The devastation and tragedy that came in the aftermath of Hurricane Katrina is a catastrophe unprecedented in United States history. The widespread destruction across the Gulf Coast region of three states has struck at the very heart of the American people. There’s no other way to say it: it just made me sick to see people dying and suffering among the floodwaters and ravaged communities. How could a nation—the strongest, most productive, and most well-off of First World nations—let our people suffer like this?

The blame game that followed in the days after the hurricane and flood waters hit only served to make the situation worse. That elected officials and public servants, both Republicans and Democrats—along with a good share of journalists and pundits—would bicker over who was at “fault” for this disaster in an attempt to score political points served absolutely no purpose whatsoever and only underscored the belief among many Americans that politicians only look out for themselves. It made my own stomach turn to see this partisan squabbling, especially at time when we should be rallying to help our fellow Americans.

The disparity in the immediate aftermath of Katrina and the immediate aftermath of the terrorist attacks of September 11, 2001 was incredible. Following 9/11, elected officials of all political stripes dropped the partisanship and worked together to get things done. The seminal moment probably took place when almost all the members of both the House and the Senate stood on the steps of the U.S. Capitol the evening of 9/11 and together we sang “God Bless America.” By contrast, the partisan screaming began almost immediately following landfall of Katrina and really hasn’t let up since.

In spite of the lack of leadership shown by all levels of government, it wasn’t surprising to see the true leadership that came through. It’s the same leadership that makes our country so great: the indomitable spirit of the American people who always rise to the occasion.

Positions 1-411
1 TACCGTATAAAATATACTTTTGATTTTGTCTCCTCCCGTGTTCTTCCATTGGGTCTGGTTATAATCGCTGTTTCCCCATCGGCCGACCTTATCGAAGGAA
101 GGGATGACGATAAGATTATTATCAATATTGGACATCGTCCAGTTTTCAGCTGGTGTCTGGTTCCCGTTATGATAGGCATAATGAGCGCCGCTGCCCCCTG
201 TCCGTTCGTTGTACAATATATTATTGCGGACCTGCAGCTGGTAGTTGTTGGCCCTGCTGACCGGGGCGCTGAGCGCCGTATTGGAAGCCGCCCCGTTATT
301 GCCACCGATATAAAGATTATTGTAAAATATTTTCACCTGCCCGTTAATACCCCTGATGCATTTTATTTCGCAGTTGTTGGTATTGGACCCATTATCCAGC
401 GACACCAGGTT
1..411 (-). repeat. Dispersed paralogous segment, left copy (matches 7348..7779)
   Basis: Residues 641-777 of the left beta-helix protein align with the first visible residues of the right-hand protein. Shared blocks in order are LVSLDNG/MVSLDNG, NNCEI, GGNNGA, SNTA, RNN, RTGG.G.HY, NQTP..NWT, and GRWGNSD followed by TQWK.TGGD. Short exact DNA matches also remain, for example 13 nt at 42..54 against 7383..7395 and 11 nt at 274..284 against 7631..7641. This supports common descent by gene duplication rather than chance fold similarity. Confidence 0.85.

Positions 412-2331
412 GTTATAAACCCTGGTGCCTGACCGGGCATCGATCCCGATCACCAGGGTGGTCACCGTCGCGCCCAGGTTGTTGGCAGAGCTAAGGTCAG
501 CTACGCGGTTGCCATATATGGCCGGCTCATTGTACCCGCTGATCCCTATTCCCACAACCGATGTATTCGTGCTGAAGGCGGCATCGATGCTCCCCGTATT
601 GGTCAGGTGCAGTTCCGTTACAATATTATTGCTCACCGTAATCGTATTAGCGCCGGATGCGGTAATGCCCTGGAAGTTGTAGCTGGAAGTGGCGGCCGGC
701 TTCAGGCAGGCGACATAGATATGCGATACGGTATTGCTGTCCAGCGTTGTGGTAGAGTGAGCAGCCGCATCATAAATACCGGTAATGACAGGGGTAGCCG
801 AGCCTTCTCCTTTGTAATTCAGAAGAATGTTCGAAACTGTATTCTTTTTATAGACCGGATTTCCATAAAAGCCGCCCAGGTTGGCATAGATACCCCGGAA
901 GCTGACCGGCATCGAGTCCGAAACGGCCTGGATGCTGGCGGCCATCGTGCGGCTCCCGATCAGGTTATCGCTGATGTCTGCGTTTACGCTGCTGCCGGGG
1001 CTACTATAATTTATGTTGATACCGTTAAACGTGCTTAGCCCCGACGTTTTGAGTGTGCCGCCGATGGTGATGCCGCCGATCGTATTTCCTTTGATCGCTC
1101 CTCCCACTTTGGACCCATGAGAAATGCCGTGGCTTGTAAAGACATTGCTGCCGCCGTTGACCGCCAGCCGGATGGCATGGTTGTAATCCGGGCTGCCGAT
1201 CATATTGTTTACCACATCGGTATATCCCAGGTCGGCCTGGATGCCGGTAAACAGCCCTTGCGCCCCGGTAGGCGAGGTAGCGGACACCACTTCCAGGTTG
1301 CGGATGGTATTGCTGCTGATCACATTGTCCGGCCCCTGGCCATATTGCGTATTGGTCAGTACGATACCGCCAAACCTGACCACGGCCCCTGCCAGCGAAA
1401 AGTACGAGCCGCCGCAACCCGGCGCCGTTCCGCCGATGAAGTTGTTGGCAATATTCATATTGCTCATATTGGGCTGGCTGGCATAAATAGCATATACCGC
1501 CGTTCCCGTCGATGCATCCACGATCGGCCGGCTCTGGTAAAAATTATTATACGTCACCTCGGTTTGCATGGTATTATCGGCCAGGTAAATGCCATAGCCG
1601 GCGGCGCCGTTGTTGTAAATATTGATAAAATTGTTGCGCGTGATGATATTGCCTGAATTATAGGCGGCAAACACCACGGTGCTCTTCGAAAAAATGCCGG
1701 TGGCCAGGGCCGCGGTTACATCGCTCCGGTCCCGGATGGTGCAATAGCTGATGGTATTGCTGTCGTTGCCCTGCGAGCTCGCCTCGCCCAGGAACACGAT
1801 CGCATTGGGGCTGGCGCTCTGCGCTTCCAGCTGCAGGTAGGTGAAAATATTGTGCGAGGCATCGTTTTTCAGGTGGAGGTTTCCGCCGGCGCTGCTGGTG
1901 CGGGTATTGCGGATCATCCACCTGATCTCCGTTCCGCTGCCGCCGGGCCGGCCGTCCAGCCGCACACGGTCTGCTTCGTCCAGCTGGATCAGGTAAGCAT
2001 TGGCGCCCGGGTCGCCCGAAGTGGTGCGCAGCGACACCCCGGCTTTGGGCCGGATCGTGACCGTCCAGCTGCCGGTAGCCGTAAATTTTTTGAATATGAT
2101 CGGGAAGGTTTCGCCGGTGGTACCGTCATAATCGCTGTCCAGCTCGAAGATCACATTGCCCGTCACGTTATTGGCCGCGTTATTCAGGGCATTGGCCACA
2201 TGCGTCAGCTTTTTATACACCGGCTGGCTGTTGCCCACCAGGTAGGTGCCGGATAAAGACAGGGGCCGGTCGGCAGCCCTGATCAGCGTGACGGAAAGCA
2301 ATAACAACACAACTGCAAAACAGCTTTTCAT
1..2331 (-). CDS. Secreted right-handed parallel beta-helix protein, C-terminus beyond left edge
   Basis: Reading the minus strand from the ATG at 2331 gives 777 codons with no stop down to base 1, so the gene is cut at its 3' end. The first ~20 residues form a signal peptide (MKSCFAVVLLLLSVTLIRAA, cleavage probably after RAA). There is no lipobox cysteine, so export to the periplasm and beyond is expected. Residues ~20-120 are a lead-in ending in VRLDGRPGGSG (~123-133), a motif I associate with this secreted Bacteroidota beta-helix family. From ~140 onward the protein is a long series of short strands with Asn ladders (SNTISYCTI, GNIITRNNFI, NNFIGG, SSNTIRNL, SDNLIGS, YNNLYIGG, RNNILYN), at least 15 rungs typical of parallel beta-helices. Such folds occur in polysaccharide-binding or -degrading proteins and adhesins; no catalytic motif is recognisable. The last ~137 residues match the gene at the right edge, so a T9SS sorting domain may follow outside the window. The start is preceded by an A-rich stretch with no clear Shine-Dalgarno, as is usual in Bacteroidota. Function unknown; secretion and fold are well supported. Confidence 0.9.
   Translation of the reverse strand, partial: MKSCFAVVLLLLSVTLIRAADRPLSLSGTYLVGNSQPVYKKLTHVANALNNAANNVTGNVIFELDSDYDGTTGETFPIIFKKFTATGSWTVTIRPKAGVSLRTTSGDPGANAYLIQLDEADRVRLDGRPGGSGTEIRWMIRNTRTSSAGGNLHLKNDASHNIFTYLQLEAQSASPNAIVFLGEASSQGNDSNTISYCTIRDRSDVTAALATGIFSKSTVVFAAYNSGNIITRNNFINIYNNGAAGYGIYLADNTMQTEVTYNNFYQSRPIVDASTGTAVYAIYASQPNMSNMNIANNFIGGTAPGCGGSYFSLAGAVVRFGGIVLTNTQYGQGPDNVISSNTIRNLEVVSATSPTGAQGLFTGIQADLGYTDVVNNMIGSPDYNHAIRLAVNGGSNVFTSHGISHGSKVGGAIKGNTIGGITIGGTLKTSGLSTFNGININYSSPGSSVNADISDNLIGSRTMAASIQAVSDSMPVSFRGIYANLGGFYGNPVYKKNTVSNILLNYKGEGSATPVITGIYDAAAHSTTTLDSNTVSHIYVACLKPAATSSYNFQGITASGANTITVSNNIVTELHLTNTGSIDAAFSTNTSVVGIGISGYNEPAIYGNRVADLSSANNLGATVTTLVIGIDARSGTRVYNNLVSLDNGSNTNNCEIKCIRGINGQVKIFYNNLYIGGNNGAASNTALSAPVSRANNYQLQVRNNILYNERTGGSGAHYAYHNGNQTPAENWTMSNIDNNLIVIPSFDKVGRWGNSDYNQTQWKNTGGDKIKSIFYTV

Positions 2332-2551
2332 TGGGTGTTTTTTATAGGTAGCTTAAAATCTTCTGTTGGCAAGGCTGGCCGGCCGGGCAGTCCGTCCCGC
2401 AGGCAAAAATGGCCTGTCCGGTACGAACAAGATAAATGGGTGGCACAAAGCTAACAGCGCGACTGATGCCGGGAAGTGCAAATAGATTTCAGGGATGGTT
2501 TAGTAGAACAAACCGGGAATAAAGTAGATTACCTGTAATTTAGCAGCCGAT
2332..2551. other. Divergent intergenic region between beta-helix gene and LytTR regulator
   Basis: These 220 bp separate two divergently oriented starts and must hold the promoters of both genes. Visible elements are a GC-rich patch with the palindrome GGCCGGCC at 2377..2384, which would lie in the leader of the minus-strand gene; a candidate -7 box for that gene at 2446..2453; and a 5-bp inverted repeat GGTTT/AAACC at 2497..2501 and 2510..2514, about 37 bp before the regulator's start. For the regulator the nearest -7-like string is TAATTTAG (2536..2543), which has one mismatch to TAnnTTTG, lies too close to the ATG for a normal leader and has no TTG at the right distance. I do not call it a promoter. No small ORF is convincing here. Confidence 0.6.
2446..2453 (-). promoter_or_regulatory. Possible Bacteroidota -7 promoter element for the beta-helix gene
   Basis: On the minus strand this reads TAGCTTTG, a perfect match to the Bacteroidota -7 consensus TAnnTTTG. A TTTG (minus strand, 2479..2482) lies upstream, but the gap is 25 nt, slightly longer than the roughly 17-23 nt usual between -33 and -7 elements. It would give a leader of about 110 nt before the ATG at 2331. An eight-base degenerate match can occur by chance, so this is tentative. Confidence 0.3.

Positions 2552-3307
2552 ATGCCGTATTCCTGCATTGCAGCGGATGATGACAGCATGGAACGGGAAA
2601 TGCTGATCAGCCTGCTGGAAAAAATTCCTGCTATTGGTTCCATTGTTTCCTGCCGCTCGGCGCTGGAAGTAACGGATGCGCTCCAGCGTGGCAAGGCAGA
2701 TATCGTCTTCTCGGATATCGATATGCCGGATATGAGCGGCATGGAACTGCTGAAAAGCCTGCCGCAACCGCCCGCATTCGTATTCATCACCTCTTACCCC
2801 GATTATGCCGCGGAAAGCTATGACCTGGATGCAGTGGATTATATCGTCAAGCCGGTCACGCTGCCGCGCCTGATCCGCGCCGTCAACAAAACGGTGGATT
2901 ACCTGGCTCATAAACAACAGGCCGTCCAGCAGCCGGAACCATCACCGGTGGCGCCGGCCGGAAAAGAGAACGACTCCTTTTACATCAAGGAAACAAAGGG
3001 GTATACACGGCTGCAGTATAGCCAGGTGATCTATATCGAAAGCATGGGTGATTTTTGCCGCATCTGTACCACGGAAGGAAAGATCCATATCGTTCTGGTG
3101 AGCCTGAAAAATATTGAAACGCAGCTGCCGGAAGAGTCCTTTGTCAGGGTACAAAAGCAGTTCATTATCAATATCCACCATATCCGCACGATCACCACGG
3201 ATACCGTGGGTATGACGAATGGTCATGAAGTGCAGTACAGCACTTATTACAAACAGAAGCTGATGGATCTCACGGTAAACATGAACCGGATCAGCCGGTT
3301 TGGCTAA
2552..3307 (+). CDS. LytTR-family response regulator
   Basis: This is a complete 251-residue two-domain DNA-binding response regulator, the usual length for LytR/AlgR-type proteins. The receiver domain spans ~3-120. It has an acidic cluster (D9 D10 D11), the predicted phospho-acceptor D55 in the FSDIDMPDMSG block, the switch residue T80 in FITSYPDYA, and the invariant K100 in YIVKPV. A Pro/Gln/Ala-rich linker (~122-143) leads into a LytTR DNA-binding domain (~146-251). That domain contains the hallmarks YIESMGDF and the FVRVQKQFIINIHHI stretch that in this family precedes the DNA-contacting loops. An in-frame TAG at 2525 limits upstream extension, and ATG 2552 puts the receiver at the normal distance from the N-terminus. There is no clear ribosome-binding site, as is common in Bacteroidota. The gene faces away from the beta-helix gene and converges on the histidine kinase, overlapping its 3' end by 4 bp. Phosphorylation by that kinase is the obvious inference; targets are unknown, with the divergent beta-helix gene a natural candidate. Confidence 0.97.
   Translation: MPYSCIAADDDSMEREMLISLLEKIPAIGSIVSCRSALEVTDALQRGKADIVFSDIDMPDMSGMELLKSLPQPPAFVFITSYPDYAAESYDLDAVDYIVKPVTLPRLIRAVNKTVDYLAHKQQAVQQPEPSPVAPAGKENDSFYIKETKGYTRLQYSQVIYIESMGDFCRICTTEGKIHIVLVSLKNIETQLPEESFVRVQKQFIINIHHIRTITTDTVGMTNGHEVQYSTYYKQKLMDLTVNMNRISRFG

It didn’t take FEMA, the State of Louisiana, or the City of New Orleans to make people hop in their cars and drive to the devastation to help those in need. Doctors, nurses, policemen, firefighters, and all sorts of everyday citizens just looked at the images on television and knew they had to be there to help. No waiting to be told, no waiting for the government to organize; they just packed up, drove there, and went to work.

Other people across the country who couldn’t head to the Gulf Coast also showed their generosity and concern. In the two weeks that followed Katrina, more than $700 million in donations flowed into charities responding to the disaster—a pace that surpasses any level of contributions in the past, including 9/11. The Red Cross, which has borne the brunt of the response, has housed more than 200,000 hurricane survivors in 709 shelters scattered in 24 states. The agency says they’ve trained 63,000 volunteers to assist the 74,000 relief workers.

There’s so much that will need to be done in the months and years ahead. While the infrastructure of New Orleans, Gulfport, Biloxi, Bay St. Louis, Dauphin Island, and numerous other communities will need to be rebuilt, there are thousands upon thousands of displaced citizens who’ll need to rebuild their lives as well. Survivors have spread across the country, whether being housed in shelters or with family or friends, a demographic shift that will impact other communities and states for years to come. We need to have answers to serious questions about preparation for emergencies, for protecting our citizens from natural disasters, and to how to rebuild these communities better than they were before Katrina. We need to make sure that when disasters strike in the future—and they will strike—that we’re much better prepared than we were on August 29, 2005.

Congress began the process of assisting these areas by passing more than $62 billion in disaster assistance within 10 days of the hurricane. There will be hundreds of billions more in federal assistance in the future. From New Orleans to Washington, there’s sure to be investigations, hearings, and commissions that look into what went wrong. In fact, the week after this tragedy, the leaders of the U.S. House and Senate established a bi-cameral committee to investigate.

I want to say a special word of thanks to all the folks in the Peoria area who’ve stepped forward to help people affected by the hurricane. Local emergency and medical personnel made their way to the Gulf Coast. So many people in the community pulled together with a huge effort to provide shelter and care for folks if they had arrived. While we didn’t see the influx of survivors we were planning for, it was heart-warming to see our local citizens pull together in this effort, and it certainly was an exercise that helps us plan for the future.

While there are many questions to be answered and lessons to be learned in light of this tragedy, I fully believe New Orleans and the Gulf Coast will be back stronger than ever. This is a magnificent area of our country—with a colorful and storied history and home to wonderful people, and it’s that indomitable American spirit that will rebuild these communities. IBI